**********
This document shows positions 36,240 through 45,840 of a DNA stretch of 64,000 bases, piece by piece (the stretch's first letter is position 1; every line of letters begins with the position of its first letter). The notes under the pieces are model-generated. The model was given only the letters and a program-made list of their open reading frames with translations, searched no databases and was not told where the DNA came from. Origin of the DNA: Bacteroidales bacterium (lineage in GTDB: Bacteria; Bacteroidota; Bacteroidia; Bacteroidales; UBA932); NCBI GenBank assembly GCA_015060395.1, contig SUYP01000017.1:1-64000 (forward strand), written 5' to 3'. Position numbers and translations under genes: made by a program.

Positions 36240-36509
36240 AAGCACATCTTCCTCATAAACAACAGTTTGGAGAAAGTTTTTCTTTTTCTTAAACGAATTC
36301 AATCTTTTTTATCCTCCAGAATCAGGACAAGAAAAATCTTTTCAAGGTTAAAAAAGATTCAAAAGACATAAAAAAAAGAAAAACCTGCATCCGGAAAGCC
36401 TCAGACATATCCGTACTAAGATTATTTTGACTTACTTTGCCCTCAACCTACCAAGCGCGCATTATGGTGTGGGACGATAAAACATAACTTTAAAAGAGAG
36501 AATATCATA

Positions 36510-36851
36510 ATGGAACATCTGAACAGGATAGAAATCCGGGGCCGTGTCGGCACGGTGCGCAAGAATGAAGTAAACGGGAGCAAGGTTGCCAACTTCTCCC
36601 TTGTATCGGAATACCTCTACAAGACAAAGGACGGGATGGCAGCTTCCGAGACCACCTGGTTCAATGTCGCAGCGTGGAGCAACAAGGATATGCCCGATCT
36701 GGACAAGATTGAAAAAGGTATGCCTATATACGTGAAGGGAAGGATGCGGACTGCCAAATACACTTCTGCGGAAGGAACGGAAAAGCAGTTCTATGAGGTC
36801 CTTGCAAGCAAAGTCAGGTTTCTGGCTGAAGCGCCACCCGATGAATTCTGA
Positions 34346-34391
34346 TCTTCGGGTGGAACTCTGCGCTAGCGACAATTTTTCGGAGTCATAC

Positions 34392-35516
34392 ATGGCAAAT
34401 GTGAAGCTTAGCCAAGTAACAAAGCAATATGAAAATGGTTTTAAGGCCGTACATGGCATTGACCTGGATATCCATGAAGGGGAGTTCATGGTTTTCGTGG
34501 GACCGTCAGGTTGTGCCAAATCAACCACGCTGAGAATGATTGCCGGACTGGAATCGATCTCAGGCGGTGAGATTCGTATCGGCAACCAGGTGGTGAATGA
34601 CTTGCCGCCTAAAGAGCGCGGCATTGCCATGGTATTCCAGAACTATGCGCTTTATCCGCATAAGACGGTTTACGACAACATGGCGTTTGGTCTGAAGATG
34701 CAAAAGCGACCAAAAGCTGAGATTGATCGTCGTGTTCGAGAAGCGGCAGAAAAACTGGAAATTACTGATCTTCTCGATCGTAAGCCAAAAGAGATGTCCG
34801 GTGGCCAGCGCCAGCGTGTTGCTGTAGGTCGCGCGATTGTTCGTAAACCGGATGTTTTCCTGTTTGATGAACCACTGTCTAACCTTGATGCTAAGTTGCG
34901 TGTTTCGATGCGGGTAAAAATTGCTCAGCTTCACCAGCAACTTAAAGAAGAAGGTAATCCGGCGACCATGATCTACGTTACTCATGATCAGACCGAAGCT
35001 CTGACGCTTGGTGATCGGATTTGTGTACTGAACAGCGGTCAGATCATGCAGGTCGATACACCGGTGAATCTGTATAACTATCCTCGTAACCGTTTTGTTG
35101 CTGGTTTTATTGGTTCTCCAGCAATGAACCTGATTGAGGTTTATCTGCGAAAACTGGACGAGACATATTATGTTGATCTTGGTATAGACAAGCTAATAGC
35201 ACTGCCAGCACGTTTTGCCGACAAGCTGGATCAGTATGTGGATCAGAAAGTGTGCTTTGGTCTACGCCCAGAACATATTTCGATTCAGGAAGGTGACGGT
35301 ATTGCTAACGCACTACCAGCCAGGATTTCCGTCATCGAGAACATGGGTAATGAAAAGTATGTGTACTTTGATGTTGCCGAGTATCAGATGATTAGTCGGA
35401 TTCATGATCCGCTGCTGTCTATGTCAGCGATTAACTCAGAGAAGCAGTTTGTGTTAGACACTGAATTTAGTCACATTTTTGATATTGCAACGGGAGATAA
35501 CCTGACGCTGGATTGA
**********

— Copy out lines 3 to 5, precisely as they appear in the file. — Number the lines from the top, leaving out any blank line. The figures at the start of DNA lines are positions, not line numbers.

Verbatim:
36240 AAGCACATCTTCCTCATAAACAACAGTTTGGAGAAAGTTTTTCTTTTTCTTAAACGAATTC
36301 AATCTTTTTTATCCTCCAGAATCAGGACAAGAAAAATCTTTTCAAGGTTAAAAAAGATTCAAAAGACATAAAAAAAAGAAAAACCTGCATCCGGAAAGCC
36401 TCAGACATATCCGTACTAAGATTATTTTGACTTACTTTGCCCTCAACCTACCAAGCGCGCATTATGGTGTGGGACGATAAAACATAACTTTAAAAGAGAG